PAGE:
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was a flat slab of stone. One such house measures 33 feet by 23, and is divided into two rooms by a partition. Others are 20 feet by 12, or 27 feet by 22. Even the smallest of them could give points as regards size to many a dwelling in civilized countries at the present time. The space between the dwellings was usually about three feet, and sometimes this was occupied by the stalls of cattle. Where the settlement was not connected by a gangway with the shore it was reached by canoes hollowed out of a single tree-trunk with the aid of fire by the chisel implements called celts.

In the smaller lakes a deep layer of peat moss has often been formed, in which the more perishable objects have been preserved. The remains found on the sites of Swiss lake-settlements occupied in the Stone Age show that the domestic animals possessed by man were still few; oxen were numerous, but the horse, sheep, dog, and pig were rare. Among the wild animals of the region were the urus, bison, elk, bear, stag, beaver, fox, and hare.

The lake-dwellers did not depend alone upon hunting for their food. They cultivated wheat, barley, and millet, and made a coarse kind of bread, and had as fruits the raspberry, blackberry, pear, and apple. Their clothing still consisted largely of skins, but they grew flax and could spin and weave, and they produced both linen and woollen cloth. Many earthenware vessels, some covered with soot, have been found, showing that the potter's art had made great progress, though the potter's wheel was still unknown.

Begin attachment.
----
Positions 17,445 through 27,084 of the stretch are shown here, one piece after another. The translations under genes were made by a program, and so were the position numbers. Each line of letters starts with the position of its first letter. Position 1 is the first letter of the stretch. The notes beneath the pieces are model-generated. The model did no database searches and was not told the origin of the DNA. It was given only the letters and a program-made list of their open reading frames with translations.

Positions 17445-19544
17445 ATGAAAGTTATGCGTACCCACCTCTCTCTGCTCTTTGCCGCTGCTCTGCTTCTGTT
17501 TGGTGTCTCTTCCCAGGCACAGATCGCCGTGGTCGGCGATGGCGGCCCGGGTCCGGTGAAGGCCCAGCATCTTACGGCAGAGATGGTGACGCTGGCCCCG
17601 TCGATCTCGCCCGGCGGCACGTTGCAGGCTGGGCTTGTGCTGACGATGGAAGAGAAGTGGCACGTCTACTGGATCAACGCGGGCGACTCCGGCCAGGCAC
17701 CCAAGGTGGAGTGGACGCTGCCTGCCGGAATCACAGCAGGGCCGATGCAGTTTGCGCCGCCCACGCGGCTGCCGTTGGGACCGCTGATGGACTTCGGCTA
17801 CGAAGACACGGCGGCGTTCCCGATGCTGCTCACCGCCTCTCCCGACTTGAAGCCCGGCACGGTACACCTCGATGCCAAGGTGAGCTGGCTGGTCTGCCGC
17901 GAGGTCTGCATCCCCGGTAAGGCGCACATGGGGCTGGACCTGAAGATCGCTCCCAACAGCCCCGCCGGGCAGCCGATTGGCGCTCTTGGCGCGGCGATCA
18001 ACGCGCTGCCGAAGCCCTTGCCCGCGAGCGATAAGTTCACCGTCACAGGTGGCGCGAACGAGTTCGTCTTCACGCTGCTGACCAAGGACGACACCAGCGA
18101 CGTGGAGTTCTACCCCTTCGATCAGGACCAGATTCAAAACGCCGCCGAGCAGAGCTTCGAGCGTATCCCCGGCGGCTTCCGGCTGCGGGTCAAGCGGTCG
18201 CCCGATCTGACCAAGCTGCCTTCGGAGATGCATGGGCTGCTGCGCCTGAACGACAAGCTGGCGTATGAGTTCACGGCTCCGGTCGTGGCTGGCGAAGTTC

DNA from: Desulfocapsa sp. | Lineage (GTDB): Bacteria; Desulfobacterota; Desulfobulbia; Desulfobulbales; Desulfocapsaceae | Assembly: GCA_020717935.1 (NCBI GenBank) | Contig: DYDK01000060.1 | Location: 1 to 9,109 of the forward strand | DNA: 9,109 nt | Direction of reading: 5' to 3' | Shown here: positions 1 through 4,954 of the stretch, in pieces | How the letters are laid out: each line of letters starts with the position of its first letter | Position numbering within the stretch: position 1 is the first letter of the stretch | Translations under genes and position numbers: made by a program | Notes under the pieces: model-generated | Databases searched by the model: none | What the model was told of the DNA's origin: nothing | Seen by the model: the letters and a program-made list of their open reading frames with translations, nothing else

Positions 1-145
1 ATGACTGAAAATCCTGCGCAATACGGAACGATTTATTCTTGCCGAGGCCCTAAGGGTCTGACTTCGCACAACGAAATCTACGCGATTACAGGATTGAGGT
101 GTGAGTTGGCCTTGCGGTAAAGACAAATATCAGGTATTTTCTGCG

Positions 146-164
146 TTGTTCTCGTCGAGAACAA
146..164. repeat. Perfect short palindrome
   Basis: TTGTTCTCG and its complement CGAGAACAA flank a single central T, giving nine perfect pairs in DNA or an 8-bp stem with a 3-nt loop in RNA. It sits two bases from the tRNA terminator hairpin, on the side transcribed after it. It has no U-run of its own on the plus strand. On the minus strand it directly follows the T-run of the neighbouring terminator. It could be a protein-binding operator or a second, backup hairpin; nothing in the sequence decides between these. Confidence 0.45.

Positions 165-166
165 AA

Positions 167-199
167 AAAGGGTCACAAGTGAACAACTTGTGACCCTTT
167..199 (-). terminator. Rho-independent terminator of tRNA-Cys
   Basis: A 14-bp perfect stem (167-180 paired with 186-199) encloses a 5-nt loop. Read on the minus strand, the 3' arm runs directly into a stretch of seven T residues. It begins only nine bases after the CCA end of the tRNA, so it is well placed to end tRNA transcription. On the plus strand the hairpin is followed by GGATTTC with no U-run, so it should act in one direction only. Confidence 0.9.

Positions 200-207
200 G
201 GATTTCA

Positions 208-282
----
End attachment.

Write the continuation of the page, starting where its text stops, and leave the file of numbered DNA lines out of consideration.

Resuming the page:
Among the implements that have come to light are polished stone axe-heads with hafting of stag's horn and wood, flint flakes, arrow-heads and saws, barbed harpoons of stag's horn, awls, chisels, bone needles

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and fish-hooks, and a skate made of the leg bone of a horse.

The lake-settlements reveal a mode of life that was neither unhealthy nor too straitened, and that had reached a reasonable stage of civilization.

Cromlechs, or circles of great standing stones, such

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as those of Avebury and Stonehenge, are characteristic of the New Stone Age and have, we can scarcely doubt, a religious significance. What the beliefs of primitive men of the Stone Age were we are hardly likely to discover, except by analogy with those of primitive men of to-day, but it has been argued with some probability that the stone circles have a connexion with sunworship




FTER the first and all-important invention of

fire-making in the infancy of the human race